It’s not often – maybe not ever – that the most important quarterback in a Patriots playoff victory is someone other than Tom Brady.
A half-serious case could be made that such an oddity occurred Saturday night in the Patriots’ 34-16 divisional round victory over the hard-hitting Houston Texans, which was probably the tensest 18-point, point-spread-covering win in recent franchise history.
The Texans scored 10 straight points to pull within 14-13 early in the second quarter. At halftime, the Patriots led by just 4, 17-13. Even if you entered the game with total respect for Bill O’Brien’s coaching acumen and Houston’s top-ranked defense, this was far more harrowing than expected.
Fortunately, Brock Osweiler took over in the second half and helped guide the Patriots to victory. OK, maybe that’s an especially snide way to put it. But let’s just say his play didn’t exactly remind O’Brien of those halcyon days he spent as Brady’s offensive coordinator with the Patriots.
Osweiler threw three second-half interceptions – the Rutgers Three of Devin McCourty, Duron Harmon and Logan Ryan each collected one. It’s funny, but I haven’t heard anyone complaining about Belichick’s affinity for spending draft picks on Scarlet Knights lately.
Osweiler’s assistance as the Patriots gradually removed any suspense from the game was greatly appreciated, and perhaps even necessary. The Texans were game, but they weren’t winning with a $72 million modern-day version of Dan McGwire at quarterback.
Osweiler is not good. But we shouldn’t overlook the Patriots’ defense’s role in exposing his not-goodness in the second half, and here is where I acknowledge that I did just that in my column posted immediately after the game. The Texans’ defense and the Patriots’ offense were the specific units that drew the most attention and consideration during and after the game. But the Patriots’ defense, with Osweiler’s ineptitude as an aid, is arguably the unit that ultimately determined the outcome of the game, and for that it deserves acknowledgement.
Foremost on that list is Ryan, the capable if sometimes unpredictable fourth-year cornerback who may have submitted the best performance of his career Saturday night. Ryan finished with an interception – a pivotal play that help set up a Patriots touchdown to put them up 31-16 early in the fourth quarter – as well as a sack, three passes defensed and seven tackles. He’s been occasionally maligned here, but he plays perhaps the most challenging and stressful position in the sport, and plays it pretty darn well. He’s going to get paid in the offseason, and he’s earned it.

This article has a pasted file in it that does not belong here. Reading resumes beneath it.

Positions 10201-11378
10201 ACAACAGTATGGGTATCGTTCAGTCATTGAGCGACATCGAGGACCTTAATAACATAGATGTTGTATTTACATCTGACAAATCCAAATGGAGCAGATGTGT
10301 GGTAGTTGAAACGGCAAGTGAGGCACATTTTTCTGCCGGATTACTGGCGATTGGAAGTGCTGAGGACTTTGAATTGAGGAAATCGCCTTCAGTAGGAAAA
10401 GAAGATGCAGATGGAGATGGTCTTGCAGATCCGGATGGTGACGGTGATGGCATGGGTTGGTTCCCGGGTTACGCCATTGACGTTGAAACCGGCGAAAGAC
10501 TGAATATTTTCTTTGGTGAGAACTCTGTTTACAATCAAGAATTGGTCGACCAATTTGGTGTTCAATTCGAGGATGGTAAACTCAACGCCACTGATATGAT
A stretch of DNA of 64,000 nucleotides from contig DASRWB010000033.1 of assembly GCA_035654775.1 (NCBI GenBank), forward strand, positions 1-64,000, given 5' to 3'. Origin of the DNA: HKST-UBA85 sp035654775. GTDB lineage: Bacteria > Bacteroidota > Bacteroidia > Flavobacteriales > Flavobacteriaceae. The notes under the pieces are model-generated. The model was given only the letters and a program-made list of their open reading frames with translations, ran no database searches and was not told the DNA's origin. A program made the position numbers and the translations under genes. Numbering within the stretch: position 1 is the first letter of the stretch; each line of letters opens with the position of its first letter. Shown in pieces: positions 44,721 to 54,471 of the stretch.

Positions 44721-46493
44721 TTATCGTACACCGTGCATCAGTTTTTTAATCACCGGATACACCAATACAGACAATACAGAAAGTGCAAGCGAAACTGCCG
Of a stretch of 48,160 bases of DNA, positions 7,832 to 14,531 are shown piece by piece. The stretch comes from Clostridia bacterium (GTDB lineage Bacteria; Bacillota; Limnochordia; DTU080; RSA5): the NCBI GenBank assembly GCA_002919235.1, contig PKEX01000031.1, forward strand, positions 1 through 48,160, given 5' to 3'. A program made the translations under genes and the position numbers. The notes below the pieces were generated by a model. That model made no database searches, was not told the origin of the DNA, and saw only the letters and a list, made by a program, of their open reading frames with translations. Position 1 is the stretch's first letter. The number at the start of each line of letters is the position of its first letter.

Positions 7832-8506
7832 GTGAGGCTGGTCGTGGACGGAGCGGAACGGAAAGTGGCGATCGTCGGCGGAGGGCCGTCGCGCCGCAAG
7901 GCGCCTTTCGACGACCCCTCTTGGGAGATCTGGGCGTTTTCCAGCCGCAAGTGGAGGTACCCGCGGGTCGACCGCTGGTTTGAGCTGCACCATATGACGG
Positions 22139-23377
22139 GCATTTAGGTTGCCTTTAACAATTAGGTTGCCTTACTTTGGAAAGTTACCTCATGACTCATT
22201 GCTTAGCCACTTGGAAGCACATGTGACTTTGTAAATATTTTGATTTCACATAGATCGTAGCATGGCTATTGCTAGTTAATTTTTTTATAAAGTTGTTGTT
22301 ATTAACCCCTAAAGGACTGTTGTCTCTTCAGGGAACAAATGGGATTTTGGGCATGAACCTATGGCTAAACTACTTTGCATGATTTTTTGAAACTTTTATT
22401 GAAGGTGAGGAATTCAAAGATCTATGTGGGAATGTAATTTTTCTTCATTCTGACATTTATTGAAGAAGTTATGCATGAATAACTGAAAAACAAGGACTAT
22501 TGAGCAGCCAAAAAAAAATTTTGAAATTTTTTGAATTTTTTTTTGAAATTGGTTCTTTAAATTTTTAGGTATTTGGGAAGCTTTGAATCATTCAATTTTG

Ryan’s performance underscores something else admirable about the Patriots’ defensive backs – to a man, they are outstanding tacklers. It’s Patrick Chung’s best skill, though he wasn’t involved much Saturday (four tackles, one solo). Devin McCourty (five tackles Saturday) came up huge against the run and added a third-quarter pick when the Patriots led 24-13 and had begun to seize the momentum. And Malcolm Butler (five solo tackles) is an exceptional tackler for a smallish cover corner.
The Patriots led the league in fewest points allowed per game in the regular season (15.6) and pretty much hit that average Saturday. Should they perform similarly in the AFC Championship Game against the formidable Steelers and their three superstars – quarterback Ben Roethlisberger, running back Le’Veon Bell, and receiver/Facebook live dipstick Antonio Brown – perhaps then is when they will start getting some appreciation as a true championship-caliber defense, without any qualifiers.
For now, fair or not, the qualifiers do exist. The Patriots beat the Steelers in Week 6, 27-16, but Roethlisberger, a future Hall of Famer, did not play. Backup Landry Jones dropped 281 yards on the Patriots with a touchdown and an interception. While the Patriots defense is much improved since then, Roethlisberger is the best quarterback the Patriots have faced since at least Week 10 (Seattle’s Russell Wilson), and he’s capable of much more than what Jones gave the Steelers against the Patriots in October.
The Patriots know to respect Roethlisberger, and they do. But I do wonder whether the Steelers’ two-dimensional offense – no one other than Bell or Brown has more than 600 total yards – plays into the Patriots’ hands. Bell and Brown are exceptional players. But the Patriots have been adept at taking away what an opponent does best since Willie McGinest and friends were roughing up Marshall Faulk 15 seasons ago. Bell, who has 337 rushing yards in the Steelers’ two playoff games, had just 81 yards on 23 carries in Week 6 – his pause-and-effect running style won’t be a surprise to the Patriots. And as dynamic as Brown is, Butler isn’t going to back down from the matchup. We’ve all seen him intercept Brown’s pizza order in their shared national commercial. He is capable of doing the same to one of Roethlisberger’s high-risk, high-reward passes.
We’ll give this game more thoughtful consideration as the week goes on and game-time nears. But given the Patriots-Steelers history – Tom Brady is 7-2 against them in his career, and 4-0 at Gillette – the idea of Pittsburgh stealing a victory is a faint one. Not just because of the Patriots’ offense. But because of their effective defense as well. They’re still untested in some ways, but that doesn’t mean they don’t have the right answers.